San Telmo, Buenos Aires, Argentina

Independent – Contents Page

Barrio Bohemian... Humberto Primero, San Telmo

The street sounds around me faded as I focused in on the small world of an elegantly crafted puppet. He was standing on a cardboard model miniature of a street corner (much like many a street corner in Buenos Aires), behind him the lightly lit colourful cardboard façade of a 19th Century mansion. Staggering sideways with the falling beat of his tango musical accompaniment, he quickly raised his right hand and stabled him self against a polystyrene lamppost. He was drunk. Rocking perpetually in his inebriated fashion, his left hand brought a bottle to his mouth while his head tilted back in a drinking-like manner. Then he fell off the edge of his universe and, his hand quickly grabbing hold of the gutter, dangled in to ours.

The crowd erupted with applause and laughter.

I kept walking. A man on stilts wearing long legged suit pants, a suit jacket, vest, bow tie and top hat, his face painted white, approached the glass wall of a bakery and began heartily bewailing its filthiness: ‘Sucio! Sucio!’ he cried, pulling a bright red handkerchief from his chest pocket and proceeding to dab the glass. Two men were playing flamenco guitar, one rhythm, the other a dazzling melodic improvisation. Stalls lined the pavement selling tasty treats, woodcrafts, jewelry and antiques.

I was on Calle Defensa in San Telmo, Buenos Aires, it was Sunday and I was surrounded by the barrio’s famous antiques market.

The barrio of San Telmo is the thriving cultural epicenter of Buenos Aires, a city that could definitely make a bid for the cultural capital of the Latin world. From the bars and clubs where musical influences mix to make new musical influences (like Tango Electronica) to café’s where minds bursting with ideas and creativity (the mental ricochet of the barrio’s intensive sensory stimuli) babble enthusiastically at each other, San Telmo is an exciting place to be.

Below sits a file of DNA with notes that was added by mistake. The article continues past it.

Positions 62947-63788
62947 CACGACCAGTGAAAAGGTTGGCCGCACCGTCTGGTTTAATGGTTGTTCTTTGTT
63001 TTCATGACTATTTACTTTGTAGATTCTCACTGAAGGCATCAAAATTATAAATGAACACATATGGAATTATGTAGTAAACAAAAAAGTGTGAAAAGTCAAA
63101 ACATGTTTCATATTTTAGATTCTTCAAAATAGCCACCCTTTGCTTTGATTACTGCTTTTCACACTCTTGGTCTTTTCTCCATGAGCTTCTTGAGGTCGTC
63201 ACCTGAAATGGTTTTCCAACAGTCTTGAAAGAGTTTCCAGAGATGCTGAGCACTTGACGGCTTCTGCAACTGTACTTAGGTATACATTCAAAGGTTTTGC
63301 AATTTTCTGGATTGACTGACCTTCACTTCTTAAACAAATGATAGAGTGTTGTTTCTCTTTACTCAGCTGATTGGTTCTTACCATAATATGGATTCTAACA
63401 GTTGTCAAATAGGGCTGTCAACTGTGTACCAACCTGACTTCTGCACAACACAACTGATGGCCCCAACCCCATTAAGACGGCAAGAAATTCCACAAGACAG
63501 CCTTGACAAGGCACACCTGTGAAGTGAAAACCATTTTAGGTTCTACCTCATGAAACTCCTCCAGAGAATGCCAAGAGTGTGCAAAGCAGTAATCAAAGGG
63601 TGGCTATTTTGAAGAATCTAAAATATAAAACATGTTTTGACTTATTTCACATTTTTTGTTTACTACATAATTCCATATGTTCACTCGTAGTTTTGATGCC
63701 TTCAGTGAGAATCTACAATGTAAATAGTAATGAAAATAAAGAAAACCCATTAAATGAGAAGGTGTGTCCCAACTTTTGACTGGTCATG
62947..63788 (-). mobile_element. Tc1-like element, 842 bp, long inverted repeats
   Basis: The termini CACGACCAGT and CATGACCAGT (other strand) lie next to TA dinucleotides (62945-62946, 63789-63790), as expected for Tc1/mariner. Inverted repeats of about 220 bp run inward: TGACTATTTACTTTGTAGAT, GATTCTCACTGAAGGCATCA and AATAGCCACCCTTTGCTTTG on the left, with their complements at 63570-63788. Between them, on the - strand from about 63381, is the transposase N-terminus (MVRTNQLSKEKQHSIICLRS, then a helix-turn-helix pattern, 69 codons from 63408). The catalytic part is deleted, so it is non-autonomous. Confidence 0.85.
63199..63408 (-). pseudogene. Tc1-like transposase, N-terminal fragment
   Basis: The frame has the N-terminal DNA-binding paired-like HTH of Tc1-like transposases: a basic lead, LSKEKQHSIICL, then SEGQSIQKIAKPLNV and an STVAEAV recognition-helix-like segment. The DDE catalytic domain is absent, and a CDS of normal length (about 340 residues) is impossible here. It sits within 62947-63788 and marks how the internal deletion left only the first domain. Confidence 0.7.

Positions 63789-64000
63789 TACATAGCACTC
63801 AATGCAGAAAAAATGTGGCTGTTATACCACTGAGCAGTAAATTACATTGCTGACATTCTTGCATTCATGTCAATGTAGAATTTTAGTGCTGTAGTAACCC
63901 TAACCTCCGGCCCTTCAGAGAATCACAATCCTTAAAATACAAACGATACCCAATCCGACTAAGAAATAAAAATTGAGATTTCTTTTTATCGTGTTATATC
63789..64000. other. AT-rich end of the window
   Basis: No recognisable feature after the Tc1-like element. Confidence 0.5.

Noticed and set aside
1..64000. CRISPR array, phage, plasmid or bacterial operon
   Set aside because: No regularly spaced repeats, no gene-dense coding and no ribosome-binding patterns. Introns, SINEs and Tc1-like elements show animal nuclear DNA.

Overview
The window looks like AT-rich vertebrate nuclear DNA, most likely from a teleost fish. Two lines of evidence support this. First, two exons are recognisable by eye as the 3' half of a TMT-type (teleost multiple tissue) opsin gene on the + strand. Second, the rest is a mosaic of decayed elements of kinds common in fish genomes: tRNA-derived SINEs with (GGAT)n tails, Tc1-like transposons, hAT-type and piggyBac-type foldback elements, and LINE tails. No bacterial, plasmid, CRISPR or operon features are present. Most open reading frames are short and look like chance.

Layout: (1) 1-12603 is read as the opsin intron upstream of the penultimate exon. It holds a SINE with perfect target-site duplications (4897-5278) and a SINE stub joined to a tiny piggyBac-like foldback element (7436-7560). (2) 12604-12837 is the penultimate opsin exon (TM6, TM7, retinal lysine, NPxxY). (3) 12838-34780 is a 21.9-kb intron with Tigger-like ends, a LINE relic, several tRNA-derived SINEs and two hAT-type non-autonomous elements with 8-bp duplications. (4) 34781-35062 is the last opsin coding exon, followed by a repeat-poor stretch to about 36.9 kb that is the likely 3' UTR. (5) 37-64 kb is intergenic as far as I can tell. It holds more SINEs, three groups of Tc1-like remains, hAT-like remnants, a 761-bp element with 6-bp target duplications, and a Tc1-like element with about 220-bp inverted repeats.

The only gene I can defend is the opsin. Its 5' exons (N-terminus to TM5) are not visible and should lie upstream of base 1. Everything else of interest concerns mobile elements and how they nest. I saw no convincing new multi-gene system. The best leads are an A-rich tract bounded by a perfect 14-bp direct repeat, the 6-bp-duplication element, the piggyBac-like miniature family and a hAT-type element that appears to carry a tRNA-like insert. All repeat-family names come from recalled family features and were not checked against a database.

Few neighbourhoods in the world contain such a cluster of pleasurable experiences: footpath clinging, multi-storey 19th Century French and Italian inspired mansions; stores filled with antiques (catalysts for bite sized mental journeys of historical insight); small independent galleries (featuring feats of originality, daring and visual comedy); tango dancers; stilt walkers; puppeteers; virtuoso musicians; delicious food (from succulent empanadas to steaks doused in spicy fruit chutneys), San Telmo taps directly into your central nervous system.

The only problem with a place like San Telmo is that in speaking its praises it’s hard to sound believable.

Further down Calle Defensa a band of alternatives sporting decidedly androgynous looks and outlandish colourful outfits were walking towards me. Engaged in some form of defiant, mobile, performance art they were yelling things in Spanish to various passers by (in words I was unfortunately unable to understand). The energy coming from them was palpable. A very effeminate young man wearing superman underwear, torn fish net stockings, a leather gimp-like jacket, mascara and bright red lipstick was making wide eyes and jestingly sticking his tongue out at passing young girl while a pink and white frilly attired roller girl did circles around him. A lithe bodied women, dressed as little girl Alice after an acid trip through wonderland (panda eyed with a tethered and torn conservative British school girl uniform) kept in step with the others, looking across the crowds like a vampire hungry for blood. It was a kind of audio-visual terrorism, driven by indignation, boredom, a need to entertain? It is hard to say.

As if cued by Spielberg for a jolting visual juxtaposition, an acapella performance of five suited preppy schoolboys singing the Argentinean equivalent of Mr. Sandman in a semi-circle appeared soon after they’d left my ambit.

Todo Mundo, Plaza Dorrego, San Telmo

There is a special blend of rich and poor in the history of San Telmo that perhaps explains its present cultural milieu. In the 19th Century San Pedro Telmo (as it was then known) was the home of Buenos Aires’ wealthy. They built the French and Italian style mansions that give the place its present dilapidated grandeur. But in 1871, during a 50-year spate of intensive immigration from Europe (which would take the cities population from 100 thousand to 1 million), an outbreak of yellow fever led most of them to migrate to the higher ground of Recoleta.  The newly arrived migrants soon populated the buildings, packing hundreds of people into premises previously occupied by one family. These majestic mansions and the paved valley-like streets and lanes that lay between them no doubt hosted such a heightened rate of human interaction (symbiotic, parasitic and predatorial) that cultural evolution could not help but be accelerated.

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